However, 2,000 pubs will remain closed due to coronavirus measures still being required at venues.

Pub and restaurant customers must still adhere to social distance guidelines and standing will drinking is not allowed.

Related articles

Furthermore, venues are permitted only to offer table service to customers &ndash ordering drinks or food at the bar will still be off the cards.

Talking ahead of the pubs reopening tomorrow, Emma McClarkin, Chief Executive of the BBPA, said: &ldquoThis is by no means the end of the crisis for our sector.

&ldquoWe need pubs fully reopened without any restrictions at all on June 21 if they are to survive and trade viably.&rdquo

To cope with the British beer demand, Heineken said that it is &ldquobrewing at maximum capacity&rdquo and that it has increased volume to an extra 525million pints a year.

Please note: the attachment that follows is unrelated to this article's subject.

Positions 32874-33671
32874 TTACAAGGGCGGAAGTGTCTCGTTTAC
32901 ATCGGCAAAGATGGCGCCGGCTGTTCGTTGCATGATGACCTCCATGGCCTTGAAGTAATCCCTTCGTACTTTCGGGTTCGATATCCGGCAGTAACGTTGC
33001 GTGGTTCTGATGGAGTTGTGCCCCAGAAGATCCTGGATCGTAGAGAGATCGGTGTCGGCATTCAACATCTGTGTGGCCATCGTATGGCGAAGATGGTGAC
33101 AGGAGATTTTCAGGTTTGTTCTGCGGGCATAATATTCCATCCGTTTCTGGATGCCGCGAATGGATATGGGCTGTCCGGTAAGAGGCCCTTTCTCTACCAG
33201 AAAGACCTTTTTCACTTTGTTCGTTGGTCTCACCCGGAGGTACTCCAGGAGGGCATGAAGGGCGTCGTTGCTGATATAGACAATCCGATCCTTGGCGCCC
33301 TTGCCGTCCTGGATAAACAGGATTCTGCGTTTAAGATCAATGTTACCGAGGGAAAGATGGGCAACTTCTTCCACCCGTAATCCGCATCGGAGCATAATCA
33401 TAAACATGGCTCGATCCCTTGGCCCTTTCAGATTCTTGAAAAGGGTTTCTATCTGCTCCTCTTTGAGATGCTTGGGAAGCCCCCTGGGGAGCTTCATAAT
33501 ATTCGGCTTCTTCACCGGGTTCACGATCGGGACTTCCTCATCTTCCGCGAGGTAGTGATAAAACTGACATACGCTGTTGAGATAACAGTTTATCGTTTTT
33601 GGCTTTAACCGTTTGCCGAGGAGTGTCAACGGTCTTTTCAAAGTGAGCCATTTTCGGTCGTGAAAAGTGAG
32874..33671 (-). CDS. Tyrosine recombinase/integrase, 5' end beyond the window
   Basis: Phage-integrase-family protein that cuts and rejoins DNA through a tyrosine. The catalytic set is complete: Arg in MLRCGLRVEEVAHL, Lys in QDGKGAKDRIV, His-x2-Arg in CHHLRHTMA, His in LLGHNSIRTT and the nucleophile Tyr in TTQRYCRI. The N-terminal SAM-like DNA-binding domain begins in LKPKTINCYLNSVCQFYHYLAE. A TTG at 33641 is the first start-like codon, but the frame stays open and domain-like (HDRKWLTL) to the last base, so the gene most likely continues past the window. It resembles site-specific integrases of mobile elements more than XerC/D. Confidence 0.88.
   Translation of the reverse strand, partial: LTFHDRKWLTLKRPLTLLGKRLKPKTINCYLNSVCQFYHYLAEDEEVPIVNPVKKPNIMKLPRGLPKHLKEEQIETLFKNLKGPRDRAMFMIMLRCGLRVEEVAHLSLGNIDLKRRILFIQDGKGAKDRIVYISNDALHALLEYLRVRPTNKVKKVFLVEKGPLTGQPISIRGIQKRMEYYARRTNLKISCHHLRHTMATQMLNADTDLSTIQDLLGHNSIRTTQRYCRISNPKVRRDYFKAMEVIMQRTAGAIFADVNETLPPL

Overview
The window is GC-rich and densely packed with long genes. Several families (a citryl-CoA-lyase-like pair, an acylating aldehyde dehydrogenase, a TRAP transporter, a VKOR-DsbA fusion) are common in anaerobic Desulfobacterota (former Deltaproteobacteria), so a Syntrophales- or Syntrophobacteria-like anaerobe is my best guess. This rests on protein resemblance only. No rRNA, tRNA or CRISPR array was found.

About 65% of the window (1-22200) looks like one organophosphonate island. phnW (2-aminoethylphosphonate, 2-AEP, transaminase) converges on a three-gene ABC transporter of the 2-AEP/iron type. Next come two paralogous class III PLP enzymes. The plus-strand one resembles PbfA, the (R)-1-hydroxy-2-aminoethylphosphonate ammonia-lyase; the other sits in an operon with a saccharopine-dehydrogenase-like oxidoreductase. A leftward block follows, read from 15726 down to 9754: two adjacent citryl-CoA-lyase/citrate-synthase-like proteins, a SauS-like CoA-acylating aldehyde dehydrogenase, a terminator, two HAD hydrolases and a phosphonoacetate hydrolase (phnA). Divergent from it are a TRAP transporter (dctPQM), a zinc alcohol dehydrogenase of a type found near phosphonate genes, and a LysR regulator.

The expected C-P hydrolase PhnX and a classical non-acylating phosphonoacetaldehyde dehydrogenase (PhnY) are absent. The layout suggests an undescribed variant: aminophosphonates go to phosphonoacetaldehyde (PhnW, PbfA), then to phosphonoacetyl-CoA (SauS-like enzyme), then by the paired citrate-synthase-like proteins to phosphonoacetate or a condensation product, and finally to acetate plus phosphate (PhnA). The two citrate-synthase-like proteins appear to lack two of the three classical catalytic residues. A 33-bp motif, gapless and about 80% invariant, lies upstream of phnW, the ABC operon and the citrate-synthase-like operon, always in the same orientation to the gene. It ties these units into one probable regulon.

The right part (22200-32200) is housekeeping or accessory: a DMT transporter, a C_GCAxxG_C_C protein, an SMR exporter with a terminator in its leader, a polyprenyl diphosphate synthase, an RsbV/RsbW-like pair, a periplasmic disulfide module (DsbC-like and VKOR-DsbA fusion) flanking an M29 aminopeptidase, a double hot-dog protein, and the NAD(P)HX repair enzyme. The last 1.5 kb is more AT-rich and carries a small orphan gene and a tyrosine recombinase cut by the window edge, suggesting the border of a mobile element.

A spokesperson for the company told The Sun: &ldquoWe&rsquove ramped up our brewing and are importing beer from Europe as we anticipate millions more people to be reuniting with friends over the coming weeks and the great British pub.&rdquo


Pub boss warns of beer shortages ahead of hospitality venues reopening indoors tomorrow

Link copied

Around 45,000 pubs will reopen indoors for the first time in more than five months tomorrow. This is the next step in the Government&rsquos roadmap out of lockdown plans. Millions of Britons are expected to go to the pub tomorrow for a much-deserved drink, but some beer companies are facing supply issues.

Related articles

READ MORE

The further easing of lockdown rules tomorrow comes just weeks after pubs and restaurants were permitted to open for the first time in months on April 12.

Tomorrow, hospitality venues in England and Wales will open their indoor seating areas so that customers can finally enjoy eating and drinking in the warmth.

However, pubs are expected to face shortages of some beer brands, such as Heineken.